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How to Lit a 1watt LED using a NOKIA charger Answered

I would like to lit 1w Power LED using NOKIA Charger.

Mostly, a 1watt Power LED's specification is 3v0~3v4 DC Volts and 350mA Current.

Printed specification on Charger Cabinet it is for - Input 100/240v 50~60 Hz…„ Output 5.7v/800mA.

For Series Resistor's Value…„ if we calculate upon Ohm's Law - for VoltageSupply, Vs 5.7v…„ ForwardVoltage, Vf 3.3v…„ ForwardCurrent, If 330mA to lit single LED. In Result we can use a Standard Value of Resistor 7.5 Ohm and because of Resistor's Power Dissipation 792 Milliwatts, can use a 1watt.

In series I planted 10 Ohm 1w Resistor instead of 7.5Ω. LED lit up in normal. Neither too much nor too little shining. But…„ about two and a half hours later it was flashing. I switched it's off and checked that the charger unit also became hot.

Where I made mistake…?

Please HELP how to lit this 1watt LED using this NOKIA charger.

I also have one another charger with printed specification on cabinet it is for - Input 100~240v 50/60Hz…„ Output 5.2v/400mA. I also want to use this for one another 1watt Power LED to lit. Please help for this too.

please ignore my  bad english.



2 years ago

Like Downunder said use a proper constant current driver.

What I think is the Nokia charger is not designed for continuous operation, (typical -minimum-cost-design) and expects a slowly diminishing load as the battery reaches full charge.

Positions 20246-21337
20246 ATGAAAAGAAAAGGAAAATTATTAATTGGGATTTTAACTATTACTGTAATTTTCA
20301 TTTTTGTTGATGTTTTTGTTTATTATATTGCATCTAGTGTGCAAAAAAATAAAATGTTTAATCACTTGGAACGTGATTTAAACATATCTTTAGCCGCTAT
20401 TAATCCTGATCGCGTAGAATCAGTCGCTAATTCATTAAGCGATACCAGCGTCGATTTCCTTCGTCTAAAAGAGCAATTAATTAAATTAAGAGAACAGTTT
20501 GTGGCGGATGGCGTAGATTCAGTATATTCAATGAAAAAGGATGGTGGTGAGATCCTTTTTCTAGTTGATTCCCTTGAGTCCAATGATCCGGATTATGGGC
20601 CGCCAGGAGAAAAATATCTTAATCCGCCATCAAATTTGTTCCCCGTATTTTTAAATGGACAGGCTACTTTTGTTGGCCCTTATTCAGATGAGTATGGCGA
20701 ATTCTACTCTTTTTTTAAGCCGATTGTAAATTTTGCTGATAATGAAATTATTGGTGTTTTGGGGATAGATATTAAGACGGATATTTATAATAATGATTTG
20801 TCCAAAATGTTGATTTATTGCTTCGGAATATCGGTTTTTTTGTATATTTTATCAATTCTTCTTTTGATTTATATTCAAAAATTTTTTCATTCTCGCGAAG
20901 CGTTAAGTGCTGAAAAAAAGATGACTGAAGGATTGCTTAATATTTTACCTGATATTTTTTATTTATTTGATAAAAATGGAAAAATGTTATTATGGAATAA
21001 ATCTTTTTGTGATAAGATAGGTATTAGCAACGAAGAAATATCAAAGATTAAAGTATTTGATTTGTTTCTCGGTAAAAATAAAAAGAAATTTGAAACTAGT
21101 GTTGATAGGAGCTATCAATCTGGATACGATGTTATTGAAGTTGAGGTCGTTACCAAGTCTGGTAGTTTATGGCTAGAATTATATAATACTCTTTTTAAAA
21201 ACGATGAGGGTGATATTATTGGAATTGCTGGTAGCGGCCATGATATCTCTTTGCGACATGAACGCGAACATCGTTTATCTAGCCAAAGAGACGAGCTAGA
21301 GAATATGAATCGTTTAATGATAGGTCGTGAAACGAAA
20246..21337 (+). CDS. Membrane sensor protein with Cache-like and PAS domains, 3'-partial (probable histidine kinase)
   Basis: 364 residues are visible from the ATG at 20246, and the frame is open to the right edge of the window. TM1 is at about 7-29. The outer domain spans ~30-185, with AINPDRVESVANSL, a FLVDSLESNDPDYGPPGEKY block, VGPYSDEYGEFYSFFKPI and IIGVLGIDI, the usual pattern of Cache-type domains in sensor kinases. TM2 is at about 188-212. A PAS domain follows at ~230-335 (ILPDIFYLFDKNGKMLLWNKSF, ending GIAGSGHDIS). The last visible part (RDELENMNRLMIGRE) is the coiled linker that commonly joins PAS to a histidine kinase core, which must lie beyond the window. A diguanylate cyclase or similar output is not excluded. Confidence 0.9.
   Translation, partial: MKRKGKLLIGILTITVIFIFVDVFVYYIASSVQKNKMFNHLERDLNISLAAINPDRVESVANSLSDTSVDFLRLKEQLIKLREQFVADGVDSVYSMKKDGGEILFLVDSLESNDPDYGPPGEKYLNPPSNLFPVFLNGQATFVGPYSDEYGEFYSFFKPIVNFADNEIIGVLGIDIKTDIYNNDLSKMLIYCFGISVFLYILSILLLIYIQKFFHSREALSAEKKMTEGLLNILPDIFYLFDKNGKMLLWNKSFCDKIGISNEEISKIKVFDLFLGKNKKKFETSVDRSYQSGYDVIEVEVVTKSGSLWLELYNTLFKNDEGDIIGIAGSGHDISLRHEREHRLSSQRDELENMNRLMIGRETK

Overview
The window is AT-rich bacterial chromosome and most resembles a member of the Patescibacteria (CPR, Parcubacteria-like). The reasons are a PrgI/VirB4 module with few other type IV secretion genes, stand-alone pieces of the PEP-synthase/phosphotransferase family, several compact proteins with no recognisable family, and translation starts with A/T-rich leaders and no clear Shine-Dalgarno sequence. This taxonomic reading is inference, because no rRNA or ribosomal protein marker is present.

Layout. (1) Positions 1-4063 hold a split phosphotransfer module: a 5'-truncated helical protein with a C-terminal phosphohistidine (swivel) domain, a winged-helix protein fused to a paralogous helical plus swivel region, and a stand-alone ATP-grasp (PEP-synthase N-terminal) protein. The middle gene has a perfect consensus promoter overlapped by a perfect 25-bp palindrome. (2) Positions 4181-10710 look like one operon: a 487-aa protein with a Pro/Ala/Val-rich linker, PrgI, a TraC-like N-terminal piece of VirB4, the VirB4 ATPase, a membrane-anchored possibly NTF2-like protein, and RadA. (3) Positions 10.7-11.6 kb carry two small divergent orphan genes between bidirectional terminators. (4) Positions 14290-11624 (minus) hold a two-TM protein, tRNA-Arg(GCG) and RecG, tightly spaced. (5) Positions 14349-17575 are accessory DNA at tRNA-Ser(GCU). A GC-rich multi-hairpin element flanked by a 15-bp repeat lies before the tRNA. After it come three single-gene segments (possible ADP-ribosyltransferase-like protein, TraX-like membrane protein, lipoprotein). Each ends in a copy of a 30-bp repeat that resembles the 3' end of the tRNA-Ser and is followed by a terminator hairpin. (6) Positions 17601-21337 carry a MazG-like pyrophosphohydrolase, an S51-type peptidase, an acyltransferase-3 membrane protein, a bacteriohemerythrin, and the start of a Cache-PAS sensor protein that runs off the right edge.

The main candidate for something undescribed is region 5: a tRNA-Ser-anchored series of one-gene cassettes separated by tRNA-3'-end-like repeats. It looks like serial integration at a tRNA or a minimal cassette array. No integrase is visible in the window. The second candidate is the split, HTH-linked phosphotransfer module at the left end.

Then when the LED warmed up, it lowered its nonlinear resistance and pulled a little more current as Downunder pointed out would happen... This heated the Nokia charger a little more and the protective temperature circuitry shuts the charger regulator OFF to prevent irreversible damage to it.. Then when it cools just a little bit the protect circuit turns the output back ON only to get too hot again etc etc etcetera.. Making the LED blink.


Reply 2 years ago

@iceng sir…„

Very nice answer,
completely comprehensible for me.


2 years ago

You need a suitable LED driver, everything else won't be good enough in the long run.
Without a "costant current driver" the temp changes during usage will cause the LED to get a lower resistance.
That means more current is drawn, heats up more, more current....